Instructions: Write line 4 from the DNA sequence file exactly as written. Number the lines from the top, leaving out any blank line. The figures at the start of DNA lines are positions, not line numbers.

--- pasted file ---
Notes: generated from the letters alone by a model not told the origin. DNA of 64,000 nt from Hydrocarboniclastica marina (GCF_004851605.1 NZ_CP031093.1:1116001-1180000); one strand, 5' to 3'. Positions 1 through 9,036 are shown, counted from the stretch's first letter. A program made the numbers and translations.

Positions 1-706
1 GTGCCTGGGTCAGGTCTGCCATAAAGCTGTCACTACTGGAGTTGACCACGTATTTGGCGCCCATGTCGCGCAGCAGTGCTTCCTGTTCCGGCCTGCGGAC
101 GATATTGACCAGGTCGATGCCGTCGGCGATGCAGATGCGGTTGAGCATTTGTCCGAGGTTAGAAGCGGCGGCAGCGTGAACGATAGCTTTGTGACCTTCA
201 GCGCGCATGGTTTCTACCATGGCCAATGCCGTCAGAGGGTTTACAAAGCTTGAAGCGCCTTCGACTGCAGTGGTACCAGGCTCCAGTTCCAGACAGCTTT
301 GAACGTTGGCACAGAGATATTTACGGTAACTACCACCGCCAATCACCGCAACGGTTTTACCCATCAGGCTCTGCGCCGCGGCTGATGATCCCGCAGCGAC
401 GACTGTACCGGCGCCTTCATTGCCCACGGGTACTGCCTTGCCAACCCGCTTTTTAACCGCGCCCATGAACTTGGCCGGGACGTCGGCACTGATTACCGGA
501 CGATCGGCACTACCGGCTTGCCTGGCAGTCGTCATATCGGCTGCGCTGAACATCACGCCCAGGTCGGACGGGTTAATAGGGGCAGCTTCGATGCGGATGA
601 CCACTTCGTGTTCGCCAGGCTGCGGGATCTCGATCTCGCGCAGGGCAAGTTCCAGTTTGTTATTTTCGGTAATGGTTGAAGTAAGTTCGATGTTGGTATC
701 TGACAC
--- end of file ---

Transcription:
101 GATATTGACCAGGTCGATGCCGTCGGCGATGCAGATGCGGTTGAGCATTTGTCCGAGGTTAGAAGCGGCGGCAGCGTGAACGATAGCTTTGTGACCTTCA